Monkey Brains Hardwired To Fear Snakes
October 30, 2013
Researchers have published a study claiming that macaque monkeys have evolved to detect the threat of snakes. Published in the Proceedings of the National Academy of Sciences, the study points to the existence of neurons in the brain of the monkeys that selectively respond to snake images. The study says that compa red with other stimuli (monkey hands, faces, and geometrical shapes, seeing snakes caused test monkeys to elicit the strongest and fastest responses than the others.
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University of California, Davis Anthropologist Lynne Isbell, lead author of the study, came up with a theory that snakes are a primary reason why humans and primates evolved with good vision. She learned that primates in areas of the world that have large populations of venomous snakes have better vision than those in other areas. She then set out to find evidence of this in the brain of macaque monkeys. Isbell and her fellow researchers took measurements of the macaque monkey brain activity as they were shown images of snakes, faces, hands, and geometric shapes. The researchers found that the brain' s pulvinar region, the visual system of the monkey's brain, were more sensitive to the snake images than the monkey face, hand and shape images shown to the macaques.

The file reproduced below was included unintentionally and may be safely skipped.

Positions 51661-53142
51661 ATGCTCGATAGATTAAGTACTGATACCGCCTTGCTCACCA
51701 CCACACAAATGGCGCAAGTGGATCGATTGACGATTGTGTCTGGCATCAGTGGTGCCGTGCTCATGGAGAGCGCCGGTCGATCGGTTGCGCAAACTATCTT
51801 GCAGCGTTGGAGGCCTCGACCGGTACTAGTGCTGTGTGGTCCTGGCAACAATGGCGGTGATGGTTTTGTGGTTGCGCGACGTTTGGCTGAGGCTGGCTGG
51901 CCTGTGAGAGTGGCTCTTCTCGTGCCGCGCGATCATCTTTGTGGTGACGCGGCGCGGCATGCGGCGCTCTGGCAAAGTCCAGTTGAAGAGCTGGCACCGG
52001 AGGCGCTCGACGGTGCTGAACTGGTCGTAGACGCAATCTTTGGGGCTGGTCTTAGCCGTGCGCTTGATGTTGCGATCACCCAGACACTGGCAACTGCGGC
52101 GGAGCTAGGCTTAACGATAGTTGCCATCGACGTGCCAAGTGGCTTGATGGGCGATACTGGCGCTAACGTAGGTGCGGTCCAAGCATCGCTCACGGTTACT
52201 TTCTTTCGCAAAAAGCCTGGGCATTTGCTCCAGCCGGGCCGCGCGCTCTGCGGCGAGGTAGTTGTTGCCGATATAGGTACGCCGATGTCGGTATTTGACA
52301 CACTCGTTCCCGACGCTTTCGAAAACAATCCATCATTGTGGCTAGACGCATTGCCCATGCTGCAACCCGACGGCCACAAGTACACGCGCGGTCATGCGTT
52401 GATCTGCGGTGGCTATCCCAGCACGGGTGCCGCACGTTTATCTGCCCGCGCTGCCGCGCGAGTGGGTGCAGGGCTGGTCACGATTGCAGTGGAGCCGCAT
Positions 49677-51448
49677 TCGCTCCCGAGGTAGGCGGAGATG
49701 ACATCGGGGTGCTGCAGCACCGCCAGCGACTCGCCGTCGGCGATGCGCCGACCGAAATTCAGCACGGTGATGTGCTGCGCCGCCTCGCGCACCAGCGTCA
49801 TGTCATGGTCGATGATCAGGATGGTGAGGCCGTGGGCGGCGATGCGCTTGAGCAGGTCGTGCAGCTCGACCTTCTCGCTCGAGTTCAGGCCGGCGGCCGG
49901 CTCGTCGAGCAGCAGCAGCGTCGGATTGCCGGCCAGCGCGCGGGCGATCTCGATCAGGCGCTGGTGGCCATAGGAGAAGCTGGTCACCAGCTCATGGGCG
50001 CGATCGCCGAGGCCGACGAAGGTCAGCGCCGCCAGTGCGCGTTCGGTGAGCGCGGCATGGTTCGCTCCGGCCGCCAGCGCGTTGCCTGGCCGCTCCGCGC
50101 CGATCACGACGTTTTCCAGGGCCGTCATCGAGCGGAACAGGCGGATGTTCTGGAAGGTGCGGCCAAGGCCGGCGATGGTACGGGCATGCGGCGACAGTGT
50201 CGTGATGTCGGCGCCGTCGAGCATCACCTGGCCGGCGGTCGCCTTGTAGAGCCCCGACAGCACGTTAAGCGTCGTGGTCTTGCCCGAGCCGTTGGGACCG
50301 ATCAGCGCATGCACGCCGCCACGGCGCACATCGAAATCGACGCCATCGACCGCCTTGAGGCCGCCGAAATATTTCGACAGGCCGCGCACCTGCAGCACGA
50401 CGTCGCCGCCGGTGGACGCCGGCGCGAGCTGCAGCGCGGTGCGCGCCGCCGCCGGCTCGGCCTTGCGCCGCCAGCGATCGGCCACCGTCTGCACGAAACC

"There are neurons that are very sensitive to sna ke images and much more sensitive to them than the faces of primates," Isbell told NPR. The researchers were surprised because monkeys and other primates are highly sensitive to faces. Another researcher, Sue Mineka of Northwestern University is working on similar research involving lab-raised monkeys that have never seen snakes. In her research, she noted that the lab raised monkeys were quick to fear snakes but noted that it is not yet certain if the monkeys are truly afraid of the reptiles or had an innate ability to recognize them.